October 10, 2003
Japan Attempt to Reach FTA With Mexico Could Open Up Its Agri Market
Japanese diplomats are pushing hard to reach basic agreement on a free-trade pact with Mexico before next week, when Vicente Fox, Mexico's president, arrives in Tokyo for an official visit.
Shoichi Nakagawa, trade minister, said on October 7 that Japan was considering new concessions to open up its agricultural market, the big stumbling block to a conclusion of talks. "We'll decide exactly what we can offer today or tomorrow," he said.
The free-trade agreement (FTA) with Mexico is seen as a dry run for similar accords with Asian neighbours, including South Korea, where access to Japan's market for agricultural products is a big issue. To conclude any accord, Japanese diplomats must face down their powerful domestic farm lobby, which has close links with the long-dominant Liberal Democratic party.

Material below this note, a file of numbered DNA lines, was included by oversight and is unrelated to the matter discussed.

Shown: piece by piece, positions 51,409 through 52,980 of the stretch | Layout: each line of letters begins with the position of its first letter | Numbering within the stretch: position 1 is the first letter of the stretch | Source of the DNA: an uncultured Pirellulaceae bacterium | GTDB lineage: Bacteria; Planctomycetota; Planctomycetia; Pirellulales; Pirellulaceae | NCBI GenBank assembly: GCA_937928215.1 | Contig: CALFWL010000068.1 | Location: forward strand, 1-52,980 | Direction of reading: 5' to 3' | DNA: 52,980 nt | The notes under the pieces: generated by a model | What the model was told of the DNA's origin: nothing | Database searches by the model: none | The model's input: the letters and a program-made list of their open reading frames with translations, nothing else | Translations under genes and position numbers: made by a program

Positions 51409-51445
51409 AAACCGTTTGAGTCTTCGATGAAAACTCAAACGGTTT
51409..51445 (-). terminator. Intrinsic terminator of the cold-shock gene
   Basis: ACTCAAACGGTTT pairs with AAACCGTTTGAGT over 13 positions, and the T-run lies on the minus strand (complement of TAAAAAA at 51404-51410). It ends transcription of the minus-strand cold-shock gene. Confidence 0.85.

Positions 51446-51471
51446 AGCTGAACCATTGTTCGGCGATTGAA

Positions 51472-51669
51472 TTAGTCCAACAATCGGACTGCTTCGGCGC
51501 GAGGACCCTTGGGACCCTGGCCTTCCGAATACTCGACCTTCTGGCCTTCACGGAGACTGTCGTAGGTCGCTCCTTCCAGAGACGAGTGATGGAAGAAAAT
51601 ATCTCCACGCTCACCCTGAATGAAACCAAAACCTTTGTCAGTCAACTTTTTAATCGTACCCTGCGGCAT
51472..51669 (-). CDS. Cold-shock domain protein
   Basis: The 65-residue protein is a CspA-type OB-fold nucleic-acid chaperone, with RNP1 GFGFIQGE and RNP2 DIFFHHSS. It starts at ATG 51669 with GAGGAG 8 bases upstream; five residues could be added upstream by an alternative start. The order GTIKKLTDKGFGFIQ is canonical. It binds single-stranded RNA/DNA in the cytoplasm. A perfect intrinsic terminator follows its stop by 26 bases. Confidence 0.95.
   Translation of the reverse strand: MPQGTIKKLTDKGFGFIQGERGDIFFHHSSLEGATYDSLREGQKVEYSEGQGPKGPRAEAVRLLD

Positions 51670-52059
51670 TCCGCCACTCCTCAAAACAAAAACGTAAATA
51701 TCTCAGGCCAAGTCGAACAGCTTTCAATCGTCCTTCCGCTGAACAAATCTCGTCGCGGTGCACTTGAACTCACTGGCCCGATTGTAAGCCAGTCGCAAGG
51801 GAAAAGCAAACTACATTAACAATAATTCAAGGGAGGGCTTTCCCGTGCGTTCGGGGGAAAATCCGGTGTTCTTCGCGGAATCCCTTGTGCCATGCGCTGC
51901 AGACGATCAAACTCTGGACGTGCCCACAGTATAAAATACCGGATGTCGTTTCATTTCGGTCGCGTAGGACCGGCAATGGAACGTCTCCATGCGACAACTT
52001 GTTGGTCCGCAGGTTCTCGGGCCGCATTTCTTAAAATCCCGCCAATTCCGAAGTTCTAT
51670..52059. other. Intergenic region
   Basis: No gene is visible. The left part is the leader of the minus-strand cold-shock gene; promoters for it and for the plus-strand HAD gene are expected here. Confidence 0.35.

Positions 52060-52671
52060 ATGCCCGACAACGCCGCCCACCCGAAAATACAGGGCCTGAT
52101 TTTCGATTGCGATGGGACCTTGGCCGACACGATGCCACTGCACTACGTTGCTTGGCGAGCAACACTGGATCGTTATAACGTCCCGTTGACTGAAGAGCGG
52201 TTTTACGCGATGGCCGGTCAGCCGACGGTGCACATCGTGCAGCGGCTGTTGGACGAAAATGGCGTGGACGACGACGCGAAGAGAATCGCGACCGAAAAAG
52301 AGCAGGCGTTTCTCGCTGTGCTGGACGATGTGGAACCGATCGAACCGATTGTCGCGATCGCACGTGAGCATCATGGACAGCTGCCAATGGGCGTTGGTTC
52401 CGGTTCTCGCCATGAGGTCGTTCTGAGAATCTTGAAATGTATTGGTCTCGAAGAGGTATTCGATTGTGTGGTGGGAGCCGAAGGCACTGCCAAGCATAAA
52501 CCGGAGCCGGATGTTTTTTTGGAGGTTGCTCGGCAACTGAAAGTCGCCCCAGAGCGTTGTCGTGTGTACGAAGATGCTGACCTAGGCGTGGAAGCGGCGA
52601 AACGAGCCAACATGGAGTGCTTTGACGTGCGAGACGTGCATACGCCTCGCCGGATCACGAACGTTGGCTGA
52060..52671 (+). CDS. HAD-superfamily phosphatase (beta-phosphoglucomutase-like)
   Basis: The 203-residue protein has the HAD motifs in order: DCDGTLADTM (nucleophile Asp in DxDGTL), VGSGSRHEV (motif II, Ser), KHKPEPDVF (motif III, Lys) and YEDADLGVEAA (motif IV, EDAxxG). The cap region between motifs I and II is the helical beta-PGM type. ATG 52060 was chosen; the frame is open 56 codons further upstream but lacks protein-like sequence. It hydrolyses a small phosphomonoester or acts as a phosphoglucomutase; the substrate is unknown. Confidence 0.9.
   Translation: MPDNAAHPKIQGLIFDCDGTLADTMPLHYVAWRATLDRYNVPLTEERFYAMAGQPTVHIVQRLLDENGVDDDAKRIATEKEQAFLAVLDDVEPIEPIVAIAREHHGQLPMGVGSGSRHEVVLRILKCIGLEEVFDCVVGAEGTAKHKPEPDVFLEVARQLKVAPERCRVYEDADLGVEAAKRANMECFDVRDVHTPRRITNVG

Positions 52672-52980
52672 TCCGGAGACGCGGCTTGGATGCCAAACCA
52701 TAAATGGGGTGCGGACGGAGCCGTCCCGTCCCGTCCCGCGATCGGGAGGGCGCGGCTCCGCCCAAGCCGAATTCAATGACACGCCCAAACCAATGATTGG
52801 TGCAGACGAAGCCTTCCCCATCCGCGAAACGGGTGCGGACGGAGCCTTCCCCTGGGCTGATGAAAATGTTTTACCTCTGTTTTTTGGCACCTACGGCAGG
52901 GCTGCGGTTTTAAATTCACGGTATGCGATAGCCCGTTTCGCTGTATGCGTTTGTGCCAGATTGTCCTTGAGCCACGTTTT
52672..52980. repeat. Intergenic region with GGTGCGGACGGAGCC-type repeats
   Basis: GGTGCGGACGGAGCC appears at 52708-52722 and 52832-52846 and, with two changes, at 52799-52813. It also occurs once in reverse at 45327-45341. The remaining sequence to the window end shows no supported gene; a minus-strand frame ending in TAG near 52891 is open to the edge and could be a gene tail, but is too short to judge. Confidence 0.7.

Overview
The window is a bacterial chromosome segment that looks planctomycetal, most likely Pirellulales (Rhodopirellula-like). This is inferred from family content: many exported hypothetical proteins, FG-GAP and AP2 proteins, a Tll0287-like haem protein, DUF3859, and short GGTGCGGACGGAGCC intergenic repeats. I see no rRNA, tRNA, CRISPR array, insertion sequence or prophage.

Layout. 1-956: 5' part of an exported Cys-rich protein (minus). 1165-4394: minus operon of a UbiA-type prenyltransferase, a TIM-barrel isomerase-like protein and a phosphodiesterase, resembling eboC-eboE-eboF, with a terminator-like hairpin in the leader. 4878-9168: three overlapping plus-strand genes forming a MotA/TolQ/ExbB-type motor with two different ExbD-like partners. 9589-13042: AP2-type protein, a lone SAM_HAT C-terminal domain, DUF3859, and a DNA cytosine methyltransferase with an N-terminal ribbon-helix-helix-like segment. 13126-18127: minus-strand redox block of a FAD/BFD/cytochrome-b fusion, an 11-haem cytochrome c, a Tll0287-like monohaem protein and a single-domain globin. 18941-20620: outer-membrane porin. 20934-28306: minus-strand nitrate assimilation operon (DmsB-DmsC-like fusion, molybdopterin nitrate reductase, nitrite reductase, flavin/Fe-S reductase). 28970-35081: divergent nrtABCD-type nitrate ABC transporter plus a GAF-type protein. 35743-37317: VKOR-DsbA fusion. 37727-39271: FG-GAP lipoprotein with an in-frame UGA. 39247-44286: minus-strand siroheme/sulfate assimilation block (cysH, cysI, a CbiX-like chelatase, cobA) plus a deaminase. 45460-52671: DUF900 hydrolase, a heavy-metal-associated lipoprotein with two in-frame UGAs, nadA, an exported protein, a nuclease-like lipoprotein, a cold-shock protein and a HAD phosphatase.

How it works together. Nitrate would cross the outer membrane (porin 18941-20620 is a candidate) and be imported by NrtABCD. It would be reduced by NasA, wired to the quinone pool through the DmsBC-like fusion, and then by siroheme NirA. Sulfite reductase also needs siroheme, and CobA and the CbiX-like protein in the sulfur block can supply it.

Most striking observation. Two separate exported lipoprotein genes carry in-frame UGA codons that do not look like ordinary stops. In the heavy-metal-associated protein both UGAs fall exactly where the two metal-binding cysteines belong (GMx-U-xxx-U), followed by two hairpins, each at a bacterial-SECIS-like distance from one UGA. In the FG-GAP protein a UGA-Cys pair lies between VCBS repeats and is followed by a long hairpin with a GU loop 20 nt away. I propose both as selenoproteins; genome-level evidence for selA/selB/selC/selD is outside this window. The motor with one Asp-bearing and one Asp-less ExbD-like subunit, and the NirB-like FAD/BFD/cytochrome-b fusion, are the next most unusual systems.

Hatsuhisa Takashima, a foreign ministry official, said: "We would like to see this resolved [since] this would open the way for future negotiations with other countries, such as South Korea, the Philippines and Thailand."
He added: "We are very serious about reaching this agreement ...This is the first major formal FTA with any country that has agricultural interests." Japan signed an FTA with Singapore last year, but the city state is not an important agricultural producer.
The big sticking point has been pork, of which Mexico is an important producer. Mexico is pushing for a tariff-free quota of pork imports, but officials from Japan's agricultural ministry have said that would be hard to accept.
Preliminary talks between Mexican and Japanese officials were restarted in Tokyo the day before ahead of a working-level meeting due to resume today.
Japanese officials have agreed upon the possibility that domestic opposition, particularly from agricultural interests, could scupper talks.